Occupy Pittsburgh’s claim of victory is unwarranted
“This afternoon at 5:30 p.m., Occupy Pittsburgh will rally and make statements for the press at People’s Park. Afterward, they will march away from the encampment site.” This quote, taken from an article on Occupy Pittsburgh’s website, represents the belief of the local Occupiers that their movement has ended on a victorious note.
They stayed encamped in BNY Mellon’s park until Wednesday, two days after the third official eviction date.
The court-ordered end of the camps is not a victory to be relished, no matter how many extra days the group was able to stay in the park. If Occupy Pittsburgh members were serious in their fight against the 1 percent, then leaving would not have been an option.
Think back to the infamous protests at University of California, Davis.
Those Occupy protestors fought for their beliefs, no matter the violence and opposition they faced.
In hindsight, the Occupy Pittsburgh group had a media opportunity that was completely wasted. In recent months, the press coverage on the movement has died down. This was Occupy Pittsburgh’s shining chance to draw swarms of media back to the group’s cause and its plight.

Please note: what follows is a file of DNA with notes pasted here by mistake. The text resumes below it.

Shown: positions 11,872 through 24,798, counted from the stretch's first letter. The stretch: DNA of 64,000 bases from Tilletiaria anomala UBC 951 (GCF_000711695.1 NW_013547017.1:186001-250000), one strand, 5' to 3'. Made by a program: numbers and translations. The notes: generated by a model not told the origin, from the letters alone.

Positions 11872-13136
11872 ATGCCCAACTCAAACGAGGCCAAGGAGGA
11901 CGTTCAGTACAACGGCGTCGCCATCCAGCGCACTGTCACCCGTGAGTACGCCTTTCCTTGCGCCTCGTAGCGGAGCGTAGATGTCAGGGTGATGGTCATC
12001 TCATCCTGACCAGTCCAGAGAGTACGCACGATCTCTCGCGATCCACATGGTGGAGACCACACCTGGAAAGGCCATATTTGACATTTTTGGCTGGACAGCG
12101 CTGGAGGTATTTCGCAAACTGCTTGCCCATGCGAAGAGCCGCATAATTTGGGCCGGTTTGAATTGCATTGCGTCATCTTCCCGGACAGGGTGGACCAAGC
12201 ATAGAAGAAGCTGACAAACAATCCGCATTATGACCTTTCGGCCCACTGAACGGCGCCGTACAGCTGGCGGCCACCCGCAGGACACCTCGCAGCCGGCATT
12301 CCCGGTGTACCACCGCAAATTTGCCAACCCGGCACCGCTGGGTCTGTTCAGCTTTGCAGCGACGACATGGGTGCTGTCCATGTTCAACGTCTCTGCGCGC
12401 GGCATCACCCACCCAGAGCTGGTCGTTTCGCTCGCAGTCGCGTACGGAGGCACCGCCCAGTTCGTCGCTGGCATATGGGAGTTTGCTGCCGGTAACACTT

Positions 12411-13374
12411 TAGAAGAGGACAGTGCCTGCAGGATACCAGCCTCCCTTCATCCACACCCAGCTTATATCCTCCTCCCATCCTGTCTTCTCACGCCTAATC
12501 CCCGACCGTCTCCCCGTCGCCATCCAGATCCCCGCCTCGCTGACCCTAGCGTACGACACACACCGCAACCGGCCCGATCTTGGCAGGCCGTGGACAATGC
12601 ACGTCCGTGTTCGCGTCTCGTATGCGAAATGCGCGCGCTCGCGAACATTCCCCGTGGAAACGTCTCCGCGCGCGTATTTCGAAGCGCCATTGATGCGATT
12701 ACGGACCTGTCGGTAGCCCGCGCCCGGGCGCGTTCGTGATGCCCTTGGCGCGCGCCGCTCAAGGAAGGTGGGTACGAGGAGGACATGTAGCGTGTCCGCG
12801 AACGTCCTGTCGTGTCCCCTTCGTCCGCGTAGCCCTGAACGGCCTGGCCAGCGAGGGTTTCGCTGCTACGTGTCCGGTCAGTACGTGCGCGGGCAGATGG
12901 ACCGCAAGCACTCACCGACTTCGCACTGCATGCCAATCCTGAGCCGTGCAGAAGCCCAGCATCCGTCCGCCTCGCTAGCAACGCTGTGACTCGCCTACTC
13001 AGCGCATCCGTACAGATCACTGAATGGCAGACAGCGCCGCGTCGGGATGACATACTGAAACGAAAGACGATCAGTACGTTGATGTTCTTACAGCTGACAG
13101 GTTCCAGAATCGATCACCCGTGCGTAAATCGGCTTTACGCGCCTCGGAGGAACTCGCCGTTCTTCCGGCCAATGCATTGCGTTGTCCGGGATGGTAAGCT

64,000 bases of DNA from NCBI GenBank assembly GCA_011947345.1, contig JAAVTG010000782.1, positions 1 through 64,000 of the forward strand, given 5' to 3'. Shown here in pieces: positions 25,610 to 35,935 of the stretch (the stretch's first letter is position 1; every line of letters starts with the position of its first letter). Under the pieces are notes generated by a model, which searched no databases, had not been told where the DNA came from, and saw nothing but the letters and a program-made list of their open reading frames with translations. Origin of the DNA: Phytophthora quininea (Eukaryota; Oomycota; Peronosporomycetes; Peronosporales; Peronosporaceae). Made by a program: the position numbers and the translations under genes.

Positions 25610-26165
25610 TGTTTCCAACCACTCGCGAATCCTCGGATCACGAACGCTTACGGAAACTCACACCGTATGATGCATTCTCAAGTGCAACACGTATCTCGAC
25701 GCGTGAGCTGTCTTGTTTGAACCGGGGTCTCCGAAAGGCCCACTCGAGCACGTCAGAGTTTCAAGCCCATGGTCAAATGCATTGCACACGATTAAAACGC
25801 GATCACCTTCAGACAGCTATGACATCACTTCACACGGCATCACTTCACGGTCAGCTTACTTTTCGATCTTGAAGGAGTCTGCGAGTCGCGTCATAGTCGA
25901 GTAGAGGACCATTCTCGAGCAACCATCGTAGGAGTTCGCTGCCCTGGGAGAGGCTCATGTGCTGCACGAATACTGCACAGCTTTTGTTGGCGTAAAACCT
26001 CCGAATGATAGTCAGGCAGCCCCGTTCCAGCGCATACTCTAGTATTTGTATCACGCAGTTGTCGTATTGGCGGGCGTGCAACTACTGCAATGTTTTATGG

Even in the days leading up to the eviction date, the Pittsburgh Post-Gazette speculated about the group’s fate.
Simply put, last Wednesday was a let down. For the months of effort and protesting that went into the movement, it seems as though the group just gave up without a fight; it didn’t stick to its guns.
Members of Occupy Pittsburgh rented out luxury hotel rooms to “monitor” last week’s eviction. According to the Pittsburgh Tribune-Review, protesters stayed for three nights in the Omni William Penn Hotel, which overlooks the park. Rooms at the hotel cost about $250 per night.
Apparently, the group partially paid for the luxury rooms through donation money that was collected to winterize the tents and buy warm clothing for the protesters who stayed in the park. The rooms were further subsidized through the group’s general fund and private donations.
This kind of hypocrisy, added to the wasted media opportunity and lackluster eviction, makes the Occupy Pittsburgh movement disappointing at best.
The editorial board claims that the Occupy Pittsburgh protesters failed to take advantage of a media opportunity when they were evicted from Mellon Green last week. However, the board’s underlying assumption — that protests are only legitimate when their members are arrested or abused — overlooks the achievements of Occupy Pittsburgh and the Occupy movement in general.
In Pittsburgh, Occupy protesters have been camped out since October — 118 days from beginning to end. Although the movement lost steam as time went one, it was a constant presence throughout much of the winter. We should be admiring their dedication, not ridiculing them for leaving when ordered to do so rather than face arrest.
Occupy Pittsburgh did not see the violence between protesters and police that characterized the Occupy Oakland movement or the G-20 here in 2009. If police brutality is what the board considers necessary to make an eviction less “lackluster,” then I gladly accept this so-called disappointment.